I also got a lot of prenatal massages. But I don’t think that really has anything to do with anything other than a real prenatal massage from someone who specializes in maternity massage feels SO GOOD. Three words: TREAT YO SELF


Coming out of this experience I am a total hypnotherapy and meditation convert and as my doctor predicted – the techniques I learned will help me throughout my life.
So, I’d done the work. I was becoming a Zen master-ish. And then a wrench was thrown into my grand plan: I had to be induced.
It sort of runs in the family that our babies arrive late. From the minute I found out I was pregnant I always had it in my head that my pregnancy would go 42-weeks and the due date was just a date-ish.  And that was good for me because the last four weeks of my pregnancy I went from being dilated to a 1 to being dilated to a 1.7. And let’s face it, my doctor probably added the 0.7 to make me feel like something was happening.  (AND YES EVERYONE – I had spicy food, drank teas, went on walks, had lots of sex, etc. etc. etc. ) In other words, without medical intervention I would probably still be pregnant.
ANYWAYS, I was scheduled for an induction at 41 weeks. I REALLY REALLY didn’t want to be induced. All of my hippie-natural-childbirth stuff said inductions were to be avoided at all costs. The baby would come on her own. Your body and your baby knew what they were doing. Most importantly,  an induction was a very slippery slope to all sorts of medical interventions that you couldn’t control and didn’t want.
This was on Thursday. The induction was scheduled for Monday morning. I spent Friday feeling very blue about the whole business. Then my lovely lovely friend Estelle called on Saturday. I think she could sense from my texts that this was stressing me out. Estelle was the one who inspired me to go for a natural childbirth in the first place and what followed was an incredibly comforting conversation during which she reassured me that 1. I HAD to let go. I  HAD to be flexible. You can’t “plan” childbirth. 2. It didn’t really matter in the end HOW the baby arrived, as long as she and I were healthy. And 3. “Remember, no one is going to give you a f**king medal for natural childbirth.”
This is why I named my baby after her.
Since I had let go and accepted this process, I will say that it was nice to know that I was going to have my baby on Monday or somewhere thereabouts.
They pushed the Pitocin at about 9:00 AM. 
Shortly thereafter my doctor broke the amniotic sac (which sounded horrible in theory but in actuality was not painful in any way and provided some immediate relief from pressure) and we were a go.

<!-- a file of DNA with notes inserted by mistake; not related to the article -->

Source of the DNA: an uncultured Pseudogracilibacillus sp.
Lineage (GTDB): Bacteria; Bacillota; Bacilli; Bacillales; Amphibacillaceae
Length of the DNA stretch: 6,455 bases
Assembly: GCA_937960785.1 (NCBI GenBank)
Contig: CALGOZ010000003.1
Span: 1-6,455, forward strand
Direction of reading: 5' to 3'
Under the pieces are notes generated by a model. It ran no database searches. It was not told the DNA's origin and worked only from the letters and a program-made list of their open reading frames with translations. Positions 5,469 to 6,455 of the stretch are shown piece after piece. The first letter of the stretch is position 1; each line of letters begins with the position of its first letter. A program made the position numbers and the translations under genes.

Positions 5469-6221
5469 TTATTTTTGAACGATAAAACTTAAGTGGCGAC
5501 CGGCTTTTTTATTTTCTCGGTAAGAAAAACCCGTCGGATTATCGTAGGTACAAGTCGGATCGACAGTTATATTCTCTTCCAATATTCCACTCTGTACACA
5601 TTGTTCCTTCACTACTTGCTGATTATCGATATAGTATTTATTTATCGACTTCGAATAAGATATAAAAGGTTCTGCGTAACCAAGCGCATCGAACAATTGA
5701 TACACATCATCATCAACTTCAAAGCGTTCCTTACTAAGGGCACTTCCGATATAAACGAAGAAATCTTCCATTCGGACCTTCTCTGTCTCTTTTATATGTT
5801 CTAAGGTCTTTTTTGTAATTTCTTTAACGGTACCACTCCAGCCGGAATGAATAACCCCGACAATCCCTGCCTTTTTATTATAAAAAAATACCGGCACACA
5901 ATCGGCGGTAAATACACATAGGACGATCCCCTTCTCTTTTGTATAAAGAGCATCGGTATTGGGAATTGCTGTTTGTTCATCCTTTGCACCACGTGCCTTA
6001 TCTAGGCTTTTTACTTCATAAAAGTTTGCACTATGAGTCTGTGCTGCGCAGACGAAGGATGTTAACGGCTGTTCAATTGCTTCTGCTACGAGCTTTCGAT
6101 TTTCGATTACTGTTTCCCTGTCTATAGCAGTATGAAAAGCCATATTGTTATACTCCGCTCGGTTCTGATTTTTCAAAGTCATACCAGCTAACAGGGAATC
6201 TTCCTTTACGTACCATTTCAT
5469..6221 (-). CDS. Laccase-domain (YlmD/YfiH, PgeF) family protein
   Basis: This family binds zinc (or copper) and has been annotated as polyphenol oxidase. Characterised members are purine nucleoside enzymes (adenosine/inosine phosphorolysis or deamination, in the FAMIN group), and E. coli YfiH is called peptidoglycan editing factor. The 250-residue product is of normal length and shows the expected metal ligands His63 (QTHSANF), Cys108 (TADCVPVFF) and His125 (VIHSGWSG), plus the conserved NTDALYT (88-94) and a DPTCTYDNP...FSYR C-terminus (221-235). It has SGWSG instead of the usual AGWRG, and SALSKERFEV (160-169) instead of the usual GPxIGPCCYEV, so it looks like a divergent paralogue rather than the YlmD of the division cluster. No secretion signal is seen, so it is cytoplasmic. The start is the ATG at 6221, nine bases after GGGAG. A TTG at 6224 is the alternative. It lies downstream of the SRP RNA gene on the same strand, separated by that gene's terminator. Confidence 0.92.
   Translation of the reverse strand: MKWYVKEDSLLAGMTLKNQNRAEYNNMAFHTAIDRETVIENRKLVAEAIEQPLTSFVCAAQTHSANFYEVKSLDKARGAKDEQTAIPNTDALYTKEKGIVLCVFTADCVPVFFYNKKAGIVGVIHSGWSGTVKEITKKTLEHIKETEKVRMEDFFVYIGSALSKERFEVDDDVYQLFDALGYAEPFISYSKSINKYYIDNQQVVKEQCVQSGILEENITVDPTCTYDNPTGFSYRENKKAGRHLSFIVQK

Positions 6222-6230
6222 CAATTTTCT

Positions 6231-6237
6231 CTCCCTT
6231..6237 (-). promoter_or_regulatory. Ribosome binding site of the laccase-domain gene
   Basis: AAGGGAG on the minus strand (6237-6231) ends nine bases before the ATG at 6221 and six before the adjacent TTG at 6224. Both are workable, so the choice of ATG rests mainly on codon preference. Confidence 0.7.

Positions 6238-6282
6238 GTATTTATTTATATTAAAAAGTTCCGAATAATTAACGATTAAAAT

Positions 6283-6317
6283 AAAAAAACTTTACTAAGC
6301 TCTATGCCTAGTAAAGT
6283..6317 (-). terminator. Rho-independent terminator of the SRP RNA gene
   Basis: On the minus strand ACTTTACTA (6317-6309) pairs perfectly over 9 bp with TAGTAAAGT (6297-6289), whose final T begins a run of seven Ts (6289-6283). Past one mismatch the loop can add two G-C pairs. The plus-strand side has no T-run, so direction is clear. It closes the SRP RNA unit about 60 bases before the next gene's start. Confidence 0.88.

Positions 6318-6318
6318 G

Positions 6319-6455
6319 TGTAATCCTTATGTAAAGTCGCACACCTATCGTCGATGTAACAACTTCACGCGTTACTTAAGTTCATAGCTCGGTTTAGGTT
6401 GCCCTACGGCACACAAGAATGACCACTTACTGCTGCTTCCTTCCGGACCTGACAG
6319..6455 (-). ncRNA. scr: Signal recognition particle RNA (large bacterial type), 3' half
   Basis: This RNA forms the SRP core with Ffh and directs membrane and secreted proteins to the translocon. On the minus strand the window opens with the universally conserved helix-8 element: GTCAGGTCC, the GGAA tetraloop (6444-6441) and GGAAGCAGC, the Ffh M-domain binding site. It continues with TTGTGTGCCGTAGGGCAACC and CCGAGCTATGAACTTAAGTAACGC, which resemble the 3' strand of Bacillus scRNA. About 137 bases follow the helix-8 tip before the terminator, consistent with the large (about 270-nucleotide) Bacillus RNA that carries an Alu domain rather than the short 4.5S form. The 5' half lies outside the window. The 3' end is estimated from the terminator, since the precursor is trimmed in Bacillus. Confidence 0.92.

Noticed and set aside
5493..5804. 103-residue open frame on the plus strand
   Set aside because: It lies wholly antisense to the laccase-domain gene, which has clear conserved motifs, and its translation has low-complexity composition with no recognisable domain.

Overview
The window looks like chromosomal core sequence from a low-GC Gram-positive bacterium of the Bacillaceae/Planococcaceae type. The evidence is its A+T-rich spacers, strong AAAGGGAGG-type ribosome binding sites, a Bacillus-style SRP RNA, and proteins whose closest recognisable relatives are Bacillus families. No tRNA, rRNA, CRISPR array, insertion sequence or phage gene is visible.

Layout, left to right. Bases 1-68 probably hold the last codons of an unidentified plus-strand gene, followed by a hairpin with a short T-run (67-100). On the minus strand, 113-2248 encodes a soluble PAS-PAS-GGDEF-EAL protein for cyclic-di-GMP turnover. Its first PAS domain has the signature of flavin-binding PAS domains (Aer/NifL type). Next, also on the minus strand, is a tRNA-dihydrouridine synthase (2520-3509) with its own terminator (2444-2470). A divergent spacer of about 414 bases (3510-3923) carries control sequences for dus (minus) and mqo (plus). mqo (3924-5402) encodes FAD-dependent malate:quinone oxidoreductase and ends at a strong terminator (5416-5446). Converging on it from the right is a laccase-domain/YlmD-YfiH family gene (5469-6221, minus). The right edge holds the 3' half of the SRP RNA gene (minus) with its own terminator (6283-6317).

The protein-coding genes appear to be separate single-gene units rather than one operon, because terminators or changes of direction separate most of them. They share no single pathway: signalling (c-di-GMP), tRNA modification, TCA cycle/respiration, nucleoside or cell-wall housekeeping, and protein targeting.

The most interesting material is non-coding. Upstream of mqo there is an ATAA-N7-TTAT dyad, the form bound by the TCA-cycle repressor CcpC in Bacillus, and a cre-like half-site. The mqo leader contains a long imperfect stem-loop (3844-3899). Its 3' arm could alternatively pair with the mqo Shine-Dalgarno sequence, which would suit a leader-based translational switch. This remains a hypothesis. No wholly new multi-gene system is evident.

Because of the Pitocin I had to be hooked up to an IV and I also ended up with an internal electronic fetal heart monitorThis meant that I could not use the tub, which was fine because I wasn’t really planning on using it anyway. If you’ve ever read my blog you know of my hideously dry skin. So getting out of the tub and greasing myself up with lotion in the midst of hard labor just wasn’t going to happen.
I asked Alek if he would remind me every hour or so to get up and use the bathroom. I’d read something about damage to your bladder if you had to wee during pushing (or maybe I had just totally made that up) and I also didn’t really want to end up doing a number two in front of Alek and everyone.
Since Alek is familiar with all of the medical equipment, he could hook-up and unhook everything. So, I really lucked out because I didn’t have to call a nurse every time I had to go to the bathroom.
My first order of business was to relax. We turned off all of the lights. I turned my phone to airplane mode so there wouldn’t be any interruptions. I started by listening to a couple of meditation scripts to get rolling.
After a little while I couldn’t really concentrate on the voice and the script so I switched over to music for the rest of the day. I listened to our wedding dinner mix, which was a compilation of all of our favorite sort-of-quiet songs. (Think The XX, Sia, Miike Snow, Passion Pit, Coldplay.) And at the end of my labor I listened to the soundtrack of my adult life, Alice In Chains Jar of Flies two or three times. 
In the hypnobirthing classes there were a lot of discussions about options for pain management during laboring – walking around, getting in the tub, using a birthing ball, having your birth partner give you a “light touch” massage, etc. Other than Alek reminding me to get up to go to the bathroom every once in a while, I didn’t really move around or get out of bed at all. I just wanted to lay there in the dark and the quiet and listen to the music. I liked Alek being close enough to the bed so that I could touch him or we could hold hands, but I did not want any kind of stimulation like a massage. I felt bad for Alek, because I thought it was probably pretty boring.

Let’s just talk about Alek for a minute. One of the reasons I was so confident that I could handle a natural birth was knowing that he would be my partner. I knew that I could completely surrender myself to this process and that he could handle everything else. I trusted him completely and I knew that he would be there for me in every way and would be the best possible advocate for me and our baby. And just like everything else my life, labor and delivery rolled out smoothly because he was so helpful and so loving and so present. I have a vivid memory of looking at him when it was time to push. He was at my side with his hand on my head. He was looking at me and tears were rolling down his face. I guess I was surprised at how emotional it was for him. And I knew in that moment that the stretch marks and the sleep loss and the weight gained were so worth it to give Alek a child and that I would do it all over again in a heartbeat for him.